I moved back to Kolkata after spending 16 years in Mumbai (with a small stint in Gurgaon) and realised I hardly know my city! I always argued with people claiming that my city is beautiful and is rich in heritage; but in order to justify that I needed to know the history of Kolkata, needed to walk and roam in the lanes and discover the unknown, see how its history is waiting to be told to people. I started my walks with Manjit Singh Hoonjan and he took me to Bow Barracks, showed me Kumartuli and got me elated on my visits to Mullick Bazar flower market and the fish market near Sealdah. That was the beginning. Then I started my Heritage walks with Tathagata Neogi and Anthony Khatchaturian getting to know about the history of Kolkata.
I saw the mess (boarding house) where Sharadindu Bandyopadhyay resided and where the first story of Byomkesh was conceived… remember the mess where Byomkesh sought refuge to catch a drug peddler? The mess is in shambles now, but it’s still there, and I was thrilled. The entire story came alive in front of my eyes!
I had read about the cemeteries in “Gorosthane Sabdhan”; how Feluda (our all-time favourite detective) solves a mystery which revolved around the South Park street cemetery, and a visit was a must. The cemetery turned out to be a huge source of information for me, especially when you see a tomb which clearly has a Hindu influence and get to know about Colonel Charles “Hindu” Stuart who was considered eccentric since he constructed a temple after acquiring a Hindu wife.
I was fascinated to learn about the first Italian restaurant opened in Dalhousie area by Chevalier Federico Peliti (who was an Italian Chef serving the Viceroy Lord Mayo), of which only an engraving on the wall remains. And guess what? I was shown this in the middle of the night during my heritage walk.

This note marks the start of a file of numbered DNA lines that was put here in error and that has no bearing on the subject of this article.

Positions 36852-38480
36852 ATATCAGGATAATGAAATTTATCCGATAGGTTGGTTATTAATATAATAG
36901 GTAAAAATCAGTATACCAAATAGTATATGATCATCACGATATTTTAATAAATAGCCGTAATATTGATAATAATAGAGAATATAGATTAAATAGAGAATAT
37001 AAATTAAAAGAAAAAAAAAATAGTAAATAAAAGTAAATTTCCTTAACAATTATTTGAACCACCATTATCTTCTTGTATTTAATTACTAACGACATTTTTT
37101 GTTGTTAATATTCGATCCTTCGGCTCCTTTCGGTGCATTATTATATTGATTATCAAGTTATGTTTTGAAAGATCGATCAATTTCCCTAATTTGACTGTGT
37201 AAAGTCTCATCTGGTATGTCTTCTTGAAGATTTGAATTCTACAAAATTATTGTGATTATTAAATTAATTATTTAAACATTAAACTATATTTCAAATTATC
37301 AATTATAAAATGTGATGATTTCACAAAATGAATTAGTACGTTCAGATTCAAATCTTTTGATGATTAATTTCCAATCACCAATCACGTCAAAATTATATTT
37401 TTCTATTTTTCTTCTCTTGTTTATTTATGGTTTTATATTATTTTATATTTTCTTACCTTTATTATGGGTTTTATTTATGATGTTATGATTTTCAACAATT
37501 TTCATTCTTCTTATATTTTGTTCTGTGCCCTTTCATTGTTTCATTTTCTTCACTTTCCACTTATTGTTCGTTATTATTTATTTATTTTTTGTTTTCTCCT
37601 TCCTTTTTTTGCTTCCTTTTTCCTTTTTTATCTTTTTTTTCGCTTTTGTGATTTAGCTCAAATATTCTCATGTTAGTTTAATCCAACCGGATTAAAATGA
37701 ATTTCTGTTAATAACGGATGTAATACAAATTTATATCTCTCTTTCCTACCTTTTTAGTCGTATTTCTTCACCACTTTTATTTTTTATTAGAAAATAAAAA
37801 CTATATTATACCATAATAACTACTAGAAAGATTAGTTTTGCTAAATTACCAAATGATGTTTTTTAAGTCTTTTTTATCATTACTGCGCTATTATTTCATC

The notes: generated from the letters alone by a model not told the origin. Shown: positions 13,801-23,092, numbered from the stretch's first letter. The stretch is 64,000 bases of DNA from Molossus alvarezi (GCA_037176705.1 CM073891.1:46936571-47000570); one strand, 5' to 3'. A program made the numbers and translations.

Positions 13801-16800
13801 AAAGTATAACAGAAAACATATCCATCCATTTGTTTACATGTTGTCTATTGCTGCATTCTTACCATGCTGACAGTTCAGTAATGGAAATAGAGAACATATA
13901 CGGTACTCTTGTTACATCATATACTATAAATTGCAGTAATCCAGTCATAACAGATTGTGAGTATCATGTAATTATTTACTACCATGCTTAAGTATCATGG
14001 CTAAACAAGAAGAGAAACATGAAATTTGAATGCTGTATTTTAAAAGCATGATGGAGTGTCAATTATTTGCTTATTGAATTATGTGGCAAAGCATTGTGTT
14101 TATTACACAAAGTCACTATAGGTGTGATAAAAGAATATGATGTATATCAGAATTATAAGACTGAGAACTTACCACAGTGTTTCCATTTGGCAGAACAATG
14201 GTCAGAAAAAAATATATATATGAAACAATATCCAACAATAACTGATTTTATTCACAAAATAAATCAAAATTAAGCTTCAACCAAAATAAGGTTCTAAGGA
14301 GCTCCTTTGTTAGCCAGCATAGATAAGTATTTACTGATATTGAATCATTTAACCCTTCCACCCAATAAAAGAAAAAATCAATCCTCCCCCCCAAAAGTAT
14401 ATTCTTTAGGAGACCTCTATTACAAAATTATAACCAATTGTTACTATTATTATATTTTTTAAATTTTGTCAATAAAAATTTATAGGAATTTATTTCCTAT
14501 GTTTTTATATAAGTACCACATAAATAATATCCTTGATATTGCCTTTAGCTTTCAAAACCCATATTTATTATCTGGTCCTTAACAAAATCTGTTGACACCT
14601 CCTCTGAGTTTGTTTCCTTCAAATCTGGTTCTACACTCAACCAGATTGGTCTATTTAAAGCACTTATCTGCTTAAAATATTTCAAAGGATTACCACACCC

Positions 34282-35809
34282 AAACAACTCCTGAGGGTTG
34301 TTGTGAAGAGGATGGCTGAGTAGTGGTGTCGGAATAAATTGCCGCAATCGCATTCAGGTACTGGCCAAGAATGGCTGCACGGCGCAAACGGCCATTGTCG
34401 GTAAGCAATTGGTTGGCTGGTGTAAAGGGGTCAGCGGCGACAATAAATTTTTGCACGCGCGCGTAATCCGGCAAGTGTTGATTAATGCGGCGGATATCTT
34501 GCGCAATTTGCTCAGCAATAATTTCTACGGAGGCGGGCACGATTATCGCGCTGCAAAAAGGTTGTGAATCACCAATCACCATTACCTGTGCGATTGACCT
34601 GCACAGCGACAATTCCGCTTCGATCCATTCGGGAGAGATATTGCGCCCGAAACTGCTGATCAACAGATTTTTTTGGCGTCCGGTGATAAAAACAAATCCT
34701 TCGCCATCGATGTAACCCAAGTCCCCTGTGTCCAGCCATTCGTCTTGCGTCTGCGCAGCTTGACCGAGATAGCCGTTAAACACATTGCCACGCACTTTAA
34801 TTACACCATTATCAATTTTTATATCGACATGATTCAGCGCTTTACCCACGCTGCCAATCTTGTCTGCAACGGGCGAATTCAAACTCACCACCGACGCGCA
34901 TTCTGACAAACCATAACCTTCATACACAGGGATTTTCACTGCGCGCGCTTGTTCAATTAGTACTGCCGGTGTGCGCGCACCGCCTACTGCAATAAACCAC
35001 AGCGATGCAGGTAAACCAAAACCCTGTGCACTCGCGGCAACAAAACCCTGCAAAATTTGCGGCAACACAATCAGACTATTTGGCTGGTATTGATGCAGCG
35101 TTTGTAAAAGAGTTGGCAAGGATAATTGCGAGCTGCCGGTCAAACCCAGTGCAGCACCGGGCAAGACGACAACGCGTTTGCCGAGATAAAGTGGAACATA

I saw the Black pagoda in Kolkata, Madanmohantala in Baghbazar which has the original deity of Madanmohan, and for the first time came to know that St Johns Church has a painting called The Last Supper by Johann Zoffany. After seeing the painting, I realised that it is not an exact replica of da Vinci’s Last Supper and has an Indian touch – with a styled sword, water jugs and water bags made of goatskin. My love for Kolkata just compounded and I have started documenting this journey on my Facebook page called “Kolkatar Katha”.
I am an ardent Ray fan and Aparajito is an all-time favourite! Who can forget Apu’s journey to realise his dreams and his struggle in an unfamiliar city? Yet, he doesn’t give up, he dares to dream big, fantasize, wants to carve a niche for himself. Above all, he doesn’t give up… I think there is a trace of Apu in all of us, and films like this somewhere become synonymous with our lives. Haven’t we left our comfort zone and ventured out to give reality to our dreams? Sarbajaya’s (mother of Apu) wait for her son to come and visit her is now a regular story in most of the households in Kolkata ….
I tried to locate the place where the movie was shot in Kolkata. It shows the location as Patuatola Lane which derives its name from being the quarter of painters or Patuas. It connects Surya Sen Street with MG Road. The area was between College street and Sealdah station, and had a large number of boarding houses catering to the outstation students. Writer Bibhutibhushan Bandopadhyay resided in one of the boarding houses when he was a teacher at Khelat Ghosh’s school in Esplanade. Apu too, stayed in one of the boarding houses here, when he came to Kolkata to pursue higher studies. Here are some of the gems I collected during the quest.
Turni Dhar is the National Sales Manager for an imported wine company. After getting her education in Kolkata, she spent 16 years in Mumbai and a year and a half in Gurgaon, before moving back to Kolkata again. Turni is a true Bengali at heart and idolizes Satyajit Ray, loves Uttam Kumar and Kishore Kumar. Her favourite author is Ashapurna Debi but she also loves reading Sunil Gangopadhyay, Sanjib Chattopadhyay and Suchitra Bhattacharya. She loves to sketch, has a penchant for travelling and is passionate about photography. Turni is currently in love with Kolkata’s history.
Pic Courtesy: Turni Dhar
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